Growing up on St. Simons Island, I always felt like I knew what a barrier island truly looked and felt like. Driving under the lush oak canopies on Frederica Road is a unique experience. However, over the years I’ve seen tremendous economic growth in this small town that is slowly and surely reducing the natural landscape to a bare minimum. Forests are turning into neighborhoods. Parks with oaks are becoming roundabouts. I’ve become very curious about what this place would look like in its natural state without houses, concrete, or cars.

Sometimes people would ask me if I had been to Cumberland Island, and after a while, I began to get annoyed at the fact that I’ve never been.  So, in the last year, I’ve touched Cumberland Island on five separate occasions, and I’ve learned quite a bit about the conservation history of Cumberland. Last November, my good friend, Sergi, and I went camping on the island. In three days, we hiked 35 miles in the maritime forest covered under oak, magnolia, and pine canopies that competed for sunshine real estate. We walked over layers of ancient dunes formed by the raging winds of the sea.

Our plan was to hike to Whitney Lake on the north east corner of the island to witness the place where Charles Fraser had plans to create a housing community called Cumberland Oaks. In 1969, John McPhee organized a meeting between Fraser, a self-titled conservationist developer, and the former director of the Sierra Club, enigmatic conservationist “Archdruid” David Brower. The fate of Cumberland at the time seemed to be development, and Brower believed that what Fraser was going to do to the island would be a virtuous alternative to the contemporary model of coastal development: bulldoze the sand dunes, create tall buildings, and fit as many people as possible into a small space.

Eventually, Fraser’s vision came to a sputtering halt as various groups came into his direct opposition. Although Fraser considered himself a conservationist through the way he developed with a conscious eye for the natural environment, many of the Carnegies and conservation groups held great distrust and distaste for his business and political connections. In the end, Fraser had little support on the island and had no other option beside selling his parcels to the National Park Service which had been determined for several decades to make the island a national seashore.

Sergi and I camped at Yankee Paradise in the interior of the 10,000 acres of wilderness. On the second day, our plan to make it to Whitney Lake began around 8 a.m. as we hiked to the beach. Layers ancient sand dunes were evident in the island’s interior. Eventually, we made it to a depression in the elevation where wetlands formed. We kept our eyes peeled for an alligator that Marcia, a lady who we camped with, said was on the trail. Scouting the surrounding waters and watching our step, we saw the 12-foot alligator whose body was on the surface of the water.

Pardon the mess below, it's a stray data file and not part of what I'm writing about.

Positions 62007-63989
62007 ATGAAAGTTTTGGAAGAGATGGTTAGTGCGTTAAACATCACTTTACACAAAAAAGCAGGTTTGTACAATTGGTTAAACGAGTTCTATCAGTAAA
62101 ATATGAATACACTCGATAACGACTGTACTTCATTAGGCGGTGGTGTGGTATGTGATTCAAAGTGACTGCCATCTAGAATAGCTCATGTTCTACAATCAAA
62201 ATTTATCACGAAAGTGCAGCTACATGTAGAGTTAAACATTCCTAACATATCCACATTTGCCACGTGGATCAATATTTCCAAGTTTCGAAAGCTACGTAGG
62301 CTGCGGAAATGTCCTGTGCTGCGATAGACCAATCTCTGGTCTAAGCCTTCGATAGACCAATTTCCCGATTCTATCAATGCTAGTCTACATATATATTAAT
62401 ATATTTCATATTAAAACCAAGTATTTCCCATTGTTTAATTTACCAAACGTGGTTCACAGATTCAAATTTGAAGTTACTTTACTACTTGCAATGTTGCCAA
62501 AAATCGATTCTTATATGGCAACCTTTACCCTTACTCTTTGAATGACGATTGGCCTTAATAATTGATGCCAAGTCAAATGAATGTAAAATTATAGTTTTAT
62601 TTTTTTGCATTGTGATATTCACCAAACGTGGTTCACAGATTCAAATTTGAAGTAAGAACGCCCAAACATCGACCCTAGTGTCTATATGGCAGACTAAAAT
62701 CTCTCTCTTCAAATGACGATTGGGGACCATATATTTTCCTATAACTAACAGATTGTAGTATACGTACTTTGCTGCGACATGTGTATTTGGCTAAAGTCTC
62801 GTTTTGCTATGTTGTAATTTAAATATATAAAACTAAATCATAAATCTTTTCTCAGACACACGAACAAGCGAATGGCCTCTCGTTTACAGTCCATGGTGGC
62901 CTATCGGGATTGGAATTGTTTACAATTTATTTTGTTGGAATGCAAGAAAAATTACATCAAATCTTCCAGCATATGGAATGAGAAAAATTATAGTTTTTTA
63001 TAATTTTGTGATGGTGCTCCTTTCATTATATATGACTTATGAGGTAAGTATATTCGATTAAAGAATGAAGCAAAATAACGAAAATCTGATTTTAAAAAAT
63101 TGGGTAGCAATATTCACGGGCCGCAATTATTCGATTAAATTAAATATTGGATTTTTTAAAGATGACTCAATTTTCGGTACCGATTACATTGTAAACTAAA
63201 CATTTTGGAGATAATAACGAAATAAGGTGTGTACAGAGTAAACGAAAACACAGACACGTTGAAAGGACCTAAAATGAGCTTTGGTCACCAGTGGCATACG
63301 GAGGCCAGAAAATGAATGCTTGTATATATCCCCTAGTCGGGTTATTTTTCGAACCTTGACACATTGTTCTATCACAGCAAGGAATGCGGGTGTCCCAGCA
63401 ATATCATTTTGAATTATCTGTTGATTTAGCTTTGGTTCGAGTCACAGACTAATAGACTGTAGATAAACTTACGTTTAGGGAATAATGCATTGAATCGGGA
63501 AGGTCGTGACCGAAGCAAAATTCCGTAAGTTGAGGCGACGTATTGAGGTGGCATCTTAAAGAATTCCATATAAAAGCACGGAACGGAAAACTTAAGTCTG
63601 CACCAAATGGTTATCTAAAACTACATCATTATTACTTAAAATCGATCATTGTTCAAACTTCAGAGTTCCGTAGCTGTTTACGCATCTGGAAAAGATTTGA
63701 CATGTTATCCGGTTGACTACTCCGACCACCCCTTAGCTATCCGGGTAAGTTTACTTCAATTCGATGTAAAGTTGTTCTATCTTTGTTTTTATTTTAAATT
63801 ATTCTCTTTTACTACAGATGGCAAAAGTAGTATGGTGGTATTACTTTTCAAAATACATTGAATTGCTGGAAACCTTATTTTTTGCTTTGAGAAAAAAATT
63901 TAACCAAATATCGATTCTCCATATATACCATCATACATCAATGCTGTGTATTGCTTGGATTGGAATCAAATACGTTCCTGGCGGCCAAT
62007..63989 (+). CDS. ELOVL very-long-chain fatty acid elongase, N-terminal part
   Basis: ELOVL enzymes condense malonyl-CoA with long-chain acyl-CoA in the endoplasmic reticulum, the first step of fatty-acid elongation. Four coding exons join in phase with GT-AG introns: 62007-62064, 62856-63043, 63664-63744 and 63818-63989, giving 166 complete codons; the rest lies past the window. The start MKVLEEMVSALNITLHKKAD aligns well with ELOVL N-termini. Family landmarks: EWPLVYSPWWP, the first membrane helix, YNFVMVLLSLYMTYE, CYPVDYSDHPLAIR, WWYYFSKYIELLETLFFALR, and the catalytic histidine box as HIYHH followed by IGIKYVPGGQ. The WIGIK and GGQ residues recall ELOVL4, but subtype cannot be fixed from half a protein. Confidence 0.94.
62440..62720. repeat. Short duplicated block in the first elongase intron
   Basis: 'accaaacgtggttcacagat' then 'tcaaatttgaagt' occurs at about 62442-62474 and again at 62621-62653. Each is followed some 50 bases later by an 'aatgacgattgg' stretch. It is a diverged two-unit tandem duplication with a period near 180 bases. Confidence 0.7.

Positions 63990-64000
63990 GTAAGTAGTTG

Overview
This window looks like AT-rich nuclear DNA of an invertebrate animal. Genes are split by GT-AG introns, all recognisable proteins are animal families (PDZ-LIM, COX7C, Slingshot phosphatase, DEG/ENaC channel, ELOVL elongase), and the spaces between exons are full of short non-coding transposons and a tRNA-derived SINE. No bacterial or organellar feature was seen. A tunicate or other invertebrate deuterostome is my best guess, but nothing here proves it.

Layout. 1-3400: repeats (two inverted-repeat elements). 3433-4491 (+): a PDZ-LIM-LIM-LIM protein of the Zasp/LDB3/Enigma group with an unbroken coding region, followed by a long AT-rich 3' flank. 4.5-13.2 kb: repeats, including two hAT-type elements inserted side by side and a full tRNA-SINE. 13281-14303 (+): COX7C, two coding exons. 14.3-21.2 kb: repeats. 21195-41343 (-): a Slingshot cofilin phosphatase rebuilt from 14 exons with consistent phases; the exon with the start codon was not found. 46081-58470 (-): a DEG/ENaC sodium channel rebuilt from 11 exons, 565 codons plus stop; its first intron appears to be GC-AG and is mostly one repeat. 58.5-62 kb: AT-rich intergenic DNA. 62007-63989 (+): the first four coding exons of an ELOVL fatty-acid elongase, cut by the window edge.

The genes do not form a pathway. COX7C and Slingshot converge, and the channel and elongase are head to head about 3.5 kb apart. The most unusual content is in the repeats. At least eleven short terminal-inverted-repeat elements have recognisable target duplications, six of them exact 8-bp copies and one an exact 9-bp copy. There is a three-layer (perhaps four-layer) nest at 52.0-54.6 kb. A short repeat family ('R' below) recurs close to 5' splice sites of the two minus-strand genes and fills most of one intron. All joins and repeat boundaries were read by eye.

The barrier island landscape changes drastically in a matter of yardage. Right after sunrise we made it to the end of the wetlands and ascended a 50-foot dune formation where pleasant white sand began. We had another 200 yards to the beach, and we’d crossed two sand dunes so far. On top of the hill, we met pines stretching 100 feet in the air. We trekked three miles up the beach on a cool, windy morning.

At noon, we decided to stop for water and a dip in the ocean. We placed our packs on some marsh wrack on the dune line and walked toward the water. I looked south and thought I saw a person, “wow how did they get here so fast?” As I kept walking, I saw a side profile, and it was a horse running very fast toward us. When it got close, it slowed down, took a good look at us, and then galloped fast into the dunes.

I turned to Sergi, “why was that horse running?”

“I have no idea… wait, look!” Sergi pointed toward to a massive dark cloud over the ocean, and we both realized that a storm was heading our way. We returned to our packs quickly, put our socks and shoes on, and prepared for the incoming. We went through the winding dune crossing and out of nowhere it started to pour. Roller Coaster Trail was right around the bend, so we continued through the rain onto the trail, a dune ridge, surrounded by wetlands on both sides. We went through dense saw palmettos, encountered the wild horse of the trail, and contemplated if we should continue.

“Is this horse going to charge us?,” we wondered.

We didn’t see the horse again, but its tracks were on the path before us. We made it to Whitney Lake where two additional horses were soaking in the water. I guess they weren’t concerned about alligators. I wondered what this place would look like if it had hundreds of houses surrounding it.

On the hike back, I felt like I was in an animated Disney movie. It was raining and we had to push through dense saw palmettoes. A buck with massive antlers took off after we met eyes on the trail. Wild turkeys flew to treetops. Rare nonvenomous snakes and frogs made appearances on the trail. All I could think about was Mary Bullard’s quote on Cumberland, “Without humans, history lacks meaning, can no longer be remember and dies. When that happens, the landscape becomes memorialized, leading quickly to a Disneyfication… Without the human presence, there can be no history. Without figure, there can be no landscape.”

The rawness of the maritime forest and dune system is a feat of nature and deserves to be cherished on the quiet Georgia Coast. No wonder, I thought, that this is a National Park.